As with any visual presentation designed to trigger emotions, it’s just often the context and background that causes a reaction as much as the actual content, and “Crated Cruelty” was no exception. Although plenty of the video was genuinely off-putting, much of the video showed current industry standards – perhaps executed poorly – but the public lack the context to know what current standards are, or why they are employed.

“I know the industry has condemned some of these practices, such as pulling a sow by its ears, or kicking a sow or jumping up and down on a sow after it was killed,” said Perrais. “And I think not only was the public shocked by those images, but also shocked to learn that certain things that we demonstrated such as the castration of piglets without anesthetics, or the thumping of a sick piglet against a concrete wall or floor to kill them – these practices are standard in the industry.”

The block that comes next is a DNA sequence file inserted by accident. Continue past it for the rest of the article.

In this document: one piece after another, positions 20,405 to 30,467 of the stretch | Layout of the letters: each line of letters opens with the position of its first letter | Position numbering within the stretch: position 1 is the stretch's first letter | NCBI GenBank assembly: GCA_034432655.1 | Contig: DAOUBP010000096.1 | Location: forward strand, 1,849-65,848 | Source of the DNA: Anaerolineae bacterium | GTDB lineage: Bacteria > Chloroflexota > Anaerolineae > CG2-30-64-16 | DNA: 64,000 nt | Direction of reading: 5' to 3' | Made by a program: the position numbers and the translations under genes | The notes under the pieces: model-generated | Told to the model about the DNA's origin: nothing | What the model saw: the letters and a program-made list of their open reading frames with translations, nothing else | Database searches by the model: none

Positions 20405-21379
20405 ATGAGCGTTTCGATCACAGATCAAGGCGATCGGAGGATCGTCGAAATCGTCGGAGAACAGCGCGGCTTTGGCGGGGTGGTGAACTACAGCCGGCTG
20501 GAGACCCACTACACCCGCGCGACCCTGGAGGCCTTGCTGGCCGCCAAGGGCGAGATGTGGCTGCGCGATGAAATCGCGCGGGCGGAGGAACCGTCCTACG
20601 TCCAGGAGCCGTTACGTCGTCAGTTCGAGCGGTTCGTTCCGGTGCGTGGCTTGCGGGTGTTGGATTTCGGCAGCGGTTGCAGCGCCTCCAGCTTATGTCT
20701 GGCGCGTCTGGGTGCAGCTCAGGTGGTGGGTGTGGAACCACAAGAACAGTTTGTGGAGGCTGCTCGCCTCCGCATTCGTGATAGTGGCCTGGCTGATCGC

Retailers fear visceral public reactions, and once such a reaction has begun, it can be very difficult for the meat industry to back away from. Animal husbandry is a complicated business, and it’s not easy to explain to the public why castration without anesthetic is performed, or that animal welfare was one of the reasons sow stalls were introduced in the first place.

“I think that’s what really brought it to the forefront is a lot of people were shocked to realize that not only was there an issue pertaining to the extreme confinement of these animals, but also that all these other practices were the industry standard,” Perrais explained.